He emerged as a powerful spokesman against colonialism when he publicly condemned British troops for opening fire on a peaceful protest of military veterans. He quickly realized that masses in the countryside as well as the city were mobilized by the demand for independence.
As secretary of the Kikuyu Central Association (KCA), he campaigned for the reform of the colonial system particularly with regard to land, labor and various acts of racial discrimination. The KCA called for the repeal of the Crowns Lands Ordinance of 1915, which had made all African tenants at will of the Crown
In the process of winning independence in a part of British East Africa, he made use of the language of Kiswahili in order to activate the African roots of the nation and to create a sense of national unity amongst many diverse groups in the region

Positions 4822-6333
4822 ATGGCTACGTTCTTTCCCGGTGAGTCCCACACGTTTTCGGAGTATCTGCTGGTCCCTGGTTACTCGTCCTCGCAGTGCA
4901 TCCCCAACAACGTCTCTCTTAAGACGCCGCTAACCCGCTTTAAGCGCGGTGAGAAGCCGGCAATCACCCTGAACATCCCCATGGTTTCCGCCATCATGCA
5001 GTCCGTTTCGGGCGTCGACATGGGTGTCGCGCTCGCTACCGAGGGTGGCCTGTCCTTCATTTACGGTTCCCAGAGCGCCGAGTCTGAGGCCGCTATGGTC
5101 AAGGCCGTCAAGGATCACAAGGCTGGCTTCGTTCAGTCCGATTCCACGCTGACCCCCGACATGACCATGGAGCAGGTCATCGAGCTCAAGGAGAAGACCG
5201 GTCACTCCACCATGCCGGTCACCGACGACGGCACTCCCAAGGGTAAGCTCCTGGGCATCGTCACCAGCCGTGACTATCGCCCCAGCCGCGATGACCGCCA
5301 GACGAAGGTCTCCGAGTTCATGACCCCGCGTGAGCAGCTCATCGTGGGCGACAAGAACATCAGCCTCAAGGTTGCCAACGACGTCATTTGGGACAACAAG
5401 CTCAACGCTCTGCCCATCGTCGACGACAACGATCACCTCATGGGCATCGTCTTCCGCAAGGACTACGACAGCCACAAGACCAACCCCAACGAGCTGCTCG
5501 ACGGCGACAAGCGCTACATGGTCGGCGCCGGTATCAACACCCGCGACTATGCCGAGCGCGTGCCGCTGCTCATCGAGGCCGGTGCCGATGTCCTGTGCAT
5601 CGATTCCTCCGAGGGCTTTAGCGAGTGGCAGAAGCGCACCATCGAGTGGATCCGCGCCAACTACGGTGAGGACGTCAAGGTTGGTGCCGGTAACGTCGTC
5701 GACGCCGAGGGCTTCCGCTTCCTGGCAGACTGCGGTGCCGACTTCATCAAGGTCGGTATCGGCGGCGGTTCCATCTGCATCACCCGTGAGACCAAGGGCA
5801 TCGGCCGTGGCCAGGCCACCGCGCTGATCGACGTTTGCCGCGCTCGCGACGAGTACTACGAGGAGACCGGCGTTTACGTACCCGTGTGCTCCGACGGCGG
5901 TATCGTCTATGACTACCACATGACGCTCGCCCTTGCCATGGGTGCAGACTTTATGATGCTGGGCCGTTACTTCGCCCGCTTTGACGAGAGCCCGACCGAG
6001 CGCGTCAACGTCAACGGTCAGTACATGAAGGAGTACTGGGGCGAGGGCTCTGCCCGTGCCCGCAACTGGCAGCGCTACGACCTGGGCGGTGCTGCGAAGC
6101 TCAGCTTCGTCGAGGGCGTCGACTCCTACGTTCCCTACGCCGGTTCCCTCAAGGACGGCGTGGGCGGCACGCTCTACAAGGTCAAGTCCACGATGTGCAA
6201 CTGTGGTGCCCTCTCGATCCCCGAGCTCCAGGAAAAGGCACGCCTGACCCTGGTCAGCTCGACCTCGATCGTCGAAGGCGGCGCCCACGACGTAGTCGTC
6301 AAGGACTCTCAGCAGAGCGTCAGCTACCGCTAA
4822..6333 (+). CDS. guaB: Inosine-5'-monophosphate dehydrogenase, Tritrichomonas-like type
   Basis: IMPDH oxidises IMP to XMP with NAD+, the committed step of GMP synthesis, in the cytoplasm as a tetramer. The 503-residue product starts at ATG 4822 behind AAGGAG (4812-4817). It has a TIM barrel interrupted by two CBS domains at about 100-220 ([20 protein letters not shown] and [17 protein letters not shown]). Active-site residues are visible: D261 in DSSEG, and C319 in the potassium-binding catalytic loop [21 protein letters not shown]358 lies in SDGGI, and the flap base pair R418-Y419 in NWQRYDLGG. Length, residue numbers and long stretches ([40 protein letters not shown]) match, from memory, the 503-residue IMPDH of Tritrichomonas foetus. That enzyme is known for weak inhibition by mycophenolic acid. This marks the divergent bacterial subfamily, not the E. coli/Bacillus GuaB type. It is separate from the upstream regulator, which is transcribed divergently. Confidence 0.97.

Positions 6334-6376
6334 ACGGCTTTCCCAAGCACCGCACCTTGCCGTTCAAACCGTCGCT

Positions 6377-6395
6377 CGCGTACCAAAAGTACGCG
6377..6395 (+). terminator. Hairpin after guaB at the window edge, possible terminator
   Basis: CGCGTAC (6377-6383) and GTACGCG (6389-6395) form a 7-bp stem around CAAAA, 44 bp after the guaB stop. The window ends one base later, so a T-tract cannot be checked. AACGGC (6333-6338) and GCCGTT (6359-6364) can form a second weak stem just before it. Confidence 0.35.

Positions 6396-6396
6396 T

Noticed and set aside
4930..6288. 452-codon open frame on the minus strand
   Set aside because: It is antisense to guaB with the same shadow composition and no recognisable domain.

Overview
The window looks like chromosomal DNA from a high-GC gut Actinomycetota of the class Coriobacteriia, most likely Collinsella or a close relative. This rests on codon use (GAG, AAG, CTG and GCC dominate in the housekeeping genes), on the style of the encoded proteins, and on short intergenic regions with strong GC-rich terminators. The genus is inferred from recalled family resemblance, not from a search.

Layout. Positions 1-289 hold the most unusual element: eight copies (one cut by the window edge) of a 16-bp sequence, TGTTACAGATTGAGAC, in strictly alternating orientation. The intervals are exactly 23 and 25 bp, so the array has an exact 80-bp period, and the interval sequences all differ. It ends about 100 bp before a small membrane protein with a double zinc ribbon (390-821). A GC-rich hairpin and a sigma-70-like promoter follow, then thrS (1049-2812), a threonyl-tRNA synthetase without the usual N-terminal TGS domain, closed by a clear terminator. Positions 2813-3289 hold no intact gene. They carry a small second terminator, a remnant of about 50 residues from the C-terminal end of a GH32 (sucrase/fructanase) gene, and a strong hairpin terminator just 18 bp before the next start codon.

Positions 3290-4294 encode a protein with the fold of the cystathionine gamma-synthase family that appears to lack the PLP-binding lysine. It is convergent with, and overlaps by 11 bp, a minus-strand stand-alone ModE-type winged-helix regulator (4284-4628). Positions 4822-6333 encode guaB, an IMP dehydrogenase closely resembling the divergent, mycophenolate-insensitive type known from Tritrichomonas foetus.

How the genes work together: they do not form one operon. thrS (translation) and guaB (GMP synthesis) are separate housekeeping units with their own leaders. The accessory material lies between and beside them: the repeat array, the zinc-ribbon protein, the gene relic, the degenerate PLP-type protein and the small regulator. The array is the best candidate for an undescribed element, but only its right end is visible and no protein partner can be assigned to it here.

Gamal Abd al-Nasir
In a show of anti-colonial sentiment, he took control of the Suez Canal from the British and reasserted Egypt's control over the important waterway. French and British troops were forced to retreat, ending the overt domination of the Egyptian economy by western Europe
As a poet and philosopher of the Negritude cultural movement which emphasized Africans equality with Europeans, he warned of the dangers of Africans becoming assimilated into French culture. However, as a politician, he was resistant to the idea of complete independence from France unlike Sekou Toure of Guinea